Thursday, June 30, 2011

An Economic Critique of Pragmatism

I've been doing a little reading in America's great philosophical tradition, pragmatism, and in general I like what I see. Get to the point people, tell me why it matters. "Monism" or "pluralism," why does it matter? Pretty soon you get to such abstract notions that no one but two old men care one iota. Coincidentally, one of those men suspects that the other intentionally spilled water on his tweed coat during a seminar 30 years ago, and the other that vociferiously denies the allegation, and is quite bitter about it. Angels on dancing on the head of a pin.

As an economist, however, I must advance a criticism of the following statement from William James:

The great English way of investigating a conception is to ask yourself right off, "What is it known as? In what facts does it result? What is the cash-value, in terms of particular experience? "And what special difference would come into the world according as it were true or false?" (Emphasis in original.)

What if I were to take a suitcase of $100 bills with me to visit one of those Amazonian tribes just coming in contact with the outside world? What would be the cash value of such a suitcase? It might be worth $1,000,000 when I get on the boat to go up the river, but what it is worth when I get there, is going to depend on whether I can convince the tribe that this paper will be accepted almost anywhere else in the world in exchange for goods and services, that its value will be maintained (hopefully these days!) because it is backed by a economic and military superpower, and that people everywhere basically trust this superpower to pay its obligations and thus maintain the currency. They may trust me, and thus take the cash and create their own dollarized economy, ensuring that I am very well taken care of with my now substantial wealth. They may read the newspaper I brought with me talking about the current debt ceiling negotiations, and put me on the next boat out of town.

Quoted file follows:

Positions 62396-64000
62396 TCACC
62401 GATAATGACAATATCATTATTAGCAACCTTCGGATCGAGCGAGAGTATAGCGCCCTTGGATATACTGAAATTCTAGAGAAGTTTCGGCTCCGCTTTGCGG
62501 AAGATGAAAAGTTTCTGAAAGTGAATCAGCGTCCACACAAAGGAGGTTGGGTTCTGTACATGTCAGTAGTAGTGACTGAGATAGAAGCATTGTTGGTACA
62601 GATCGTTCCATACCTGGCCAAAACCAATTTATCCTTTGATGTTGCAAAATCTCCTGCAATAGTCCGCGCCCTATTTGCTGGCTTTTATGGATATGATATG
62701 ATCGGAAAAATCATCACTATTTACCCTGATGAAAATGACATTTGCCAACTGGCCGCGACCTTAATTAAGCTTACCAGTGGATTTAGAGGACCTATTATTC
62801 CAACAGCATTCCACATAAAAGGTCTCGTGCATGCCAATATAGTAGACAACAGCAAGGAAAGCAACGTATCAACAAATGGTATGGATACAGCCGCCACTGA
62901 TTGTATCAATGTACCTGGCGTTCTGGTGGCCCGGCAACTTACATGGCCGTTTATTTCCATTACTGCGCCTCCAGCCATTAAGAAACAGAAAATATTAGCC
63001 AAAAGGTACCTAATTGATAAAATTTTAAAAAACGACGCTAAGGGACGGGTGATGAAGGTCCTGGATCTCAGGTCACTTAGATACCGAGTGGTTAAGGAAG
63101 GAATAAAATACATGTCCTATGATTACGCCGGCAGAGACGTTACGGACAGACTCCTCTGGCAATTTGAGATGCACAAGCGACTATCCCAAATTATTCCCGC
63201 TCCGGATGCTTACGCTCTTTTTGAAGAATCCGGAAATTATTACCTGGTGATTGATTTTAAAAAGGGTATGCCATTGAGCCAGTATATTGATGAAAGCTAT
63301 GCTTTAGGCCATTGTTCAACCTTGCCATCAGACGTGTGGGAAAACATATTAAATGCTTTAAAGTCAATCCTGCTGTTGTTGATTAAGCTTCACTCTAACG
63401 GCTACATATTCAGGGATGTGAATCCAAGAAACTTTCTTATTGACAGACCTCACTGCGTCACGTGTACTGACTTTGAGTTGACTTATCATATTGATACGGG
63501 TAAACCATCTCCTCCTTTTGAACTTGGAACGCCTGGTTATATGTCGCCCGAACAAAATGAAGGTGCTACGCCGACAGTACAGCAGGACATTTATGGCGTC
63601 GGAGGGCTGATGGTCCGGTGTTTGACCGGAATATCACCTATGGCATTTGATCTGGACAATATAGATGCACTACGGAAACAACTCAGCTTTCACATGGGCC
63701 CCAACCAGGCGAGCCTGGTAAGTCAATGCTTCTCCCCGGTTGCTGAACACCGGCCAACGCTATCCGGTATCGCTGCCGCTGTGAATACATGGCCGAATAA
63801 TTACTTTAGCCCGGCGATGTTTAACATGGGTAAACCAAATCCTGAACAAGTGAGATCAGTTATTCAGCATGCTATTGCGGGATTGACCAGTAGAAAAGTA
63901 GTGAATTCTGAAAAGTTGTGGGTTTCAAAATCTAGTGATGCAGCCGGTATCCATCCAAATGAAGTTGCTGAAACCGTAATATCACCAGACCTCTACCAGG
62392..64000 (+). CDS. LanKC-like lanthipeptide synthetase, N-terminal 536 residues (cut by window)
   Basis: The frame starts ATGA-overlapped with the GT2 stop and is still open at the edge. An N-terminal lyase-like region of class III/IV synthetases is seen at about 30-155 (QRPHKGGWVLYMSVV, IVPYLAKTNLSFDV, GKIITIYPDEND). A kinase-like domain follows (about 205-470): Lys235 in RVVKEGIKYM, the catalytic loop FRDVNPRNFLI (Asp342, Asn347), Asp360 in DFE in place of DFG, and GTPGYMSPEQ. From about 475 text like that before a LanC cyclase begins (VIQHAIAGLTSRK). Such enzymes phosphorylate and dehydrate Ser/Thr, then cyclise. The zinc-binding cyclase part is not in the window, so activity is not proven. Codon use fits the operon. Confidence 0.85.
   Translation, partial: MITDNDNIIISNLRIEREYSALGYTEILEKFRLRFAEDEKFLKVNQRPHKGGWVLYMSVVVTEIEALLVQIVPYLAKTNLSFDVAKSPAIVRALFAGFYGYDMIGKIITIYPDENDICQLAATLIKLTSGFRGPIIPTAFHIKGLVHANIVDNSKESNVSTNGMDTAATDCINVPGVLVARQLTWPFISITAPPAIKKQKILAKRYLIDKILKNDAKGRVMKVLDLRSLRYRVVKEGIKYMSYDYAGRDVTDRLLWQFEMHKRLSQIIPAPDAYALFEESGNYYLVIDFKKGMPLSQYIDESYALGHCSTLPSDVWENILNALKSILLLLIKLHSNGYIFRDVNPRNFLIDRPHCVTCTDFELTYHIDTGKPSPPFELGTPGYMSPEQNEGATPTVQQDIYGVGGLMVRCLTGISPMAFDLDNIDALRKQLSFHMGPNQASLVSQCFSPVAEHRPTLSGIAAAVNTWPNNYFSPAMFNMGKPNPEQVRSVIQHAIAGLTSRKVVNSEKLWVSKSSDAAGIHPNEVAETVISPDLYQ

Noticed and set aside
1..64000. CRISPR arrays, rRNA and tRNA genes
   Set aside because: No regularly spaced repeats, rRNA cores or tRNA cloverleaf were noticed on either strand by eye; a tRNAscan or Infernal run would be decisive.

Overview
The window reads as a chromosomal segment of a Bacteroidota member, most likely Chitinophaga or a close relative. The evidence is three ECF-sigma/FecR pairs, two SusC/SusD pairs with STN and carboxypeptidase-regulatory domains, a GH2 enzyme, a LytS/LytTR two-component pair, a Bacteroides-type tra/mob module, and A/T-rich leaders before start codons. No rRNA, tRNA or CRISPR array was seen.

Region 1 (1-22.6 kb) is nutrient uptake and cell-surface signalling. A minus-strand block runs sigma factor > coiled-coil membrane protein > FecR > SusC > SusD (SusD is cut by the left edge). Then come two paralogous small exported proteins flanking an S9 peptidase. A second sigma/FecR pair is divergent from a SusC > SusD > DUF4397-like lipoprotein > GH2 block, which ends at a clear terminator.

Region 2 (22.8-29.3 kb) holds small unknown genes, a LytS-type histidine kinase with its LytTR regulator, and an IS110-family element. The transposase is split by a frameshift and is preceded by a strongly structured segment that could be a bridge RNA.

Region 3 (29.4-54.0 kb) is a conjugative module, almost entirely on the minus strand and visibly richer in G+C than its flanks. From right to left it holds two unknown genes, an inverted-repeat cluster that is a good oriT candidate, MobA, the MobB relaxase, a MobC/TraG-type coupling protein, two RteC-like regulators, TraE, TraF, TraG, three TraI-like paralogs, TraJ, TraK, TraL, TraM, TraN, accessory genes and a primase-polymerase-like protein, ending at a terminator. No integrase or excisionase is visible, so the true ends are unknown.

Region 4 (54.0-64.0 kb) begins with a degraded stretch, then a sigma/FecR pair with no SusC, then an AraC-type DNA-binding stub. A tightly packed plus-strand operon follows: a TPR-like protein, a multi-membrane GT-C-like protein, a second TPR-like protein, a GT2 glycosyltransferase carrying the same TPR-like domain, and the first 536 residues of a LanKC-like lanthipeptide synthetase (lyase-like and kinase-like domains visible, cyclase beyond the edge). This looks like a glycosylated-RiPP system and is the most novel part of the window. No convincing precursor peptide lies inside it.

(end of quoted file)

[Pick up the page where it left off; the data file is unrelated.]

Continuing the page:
The point is, cash value doesn't exist unless a standard by which values are measured is established. (One does not explicitly need cash to do this as in a barter economy, but one of the functions of currency is to act as a numeraire.) Biological value is not a bad place to start, I will immediately be concerned about how many dollars I can exchange for a tasty grilled sloth. But, as the massacres over seeminly petty doctrinal issues during the Reformation and Counter-Reformation indicate, our concerns in life are not merely biological. In fact, the current nastiness over the teaching of evolution is, at its core, a fight over whether the biological is primary or the spiritual is primary. Perhaps, if I had a religous restriction on eating grilled sloth, I would be truer to my values by starving instead of eating its devilishly tasty flesh?

Does this throw out pragmatism? No, not at all. Pragmatism is a very useful solvent to dissolve issues that are inherently silly because fighting over them obscures implicit agreement on a host of values that are far more consequential. It can help us move past the abstract to issues of significant political, social, and spiritual consequences, which may underlie the abstract debates. A small abstract detail can radically change the standard by which the world and objects and actions in it are valued. We should count ourselves lucky that those abstract details are carried out in irrelevant debates, rather than with tanks and jets.

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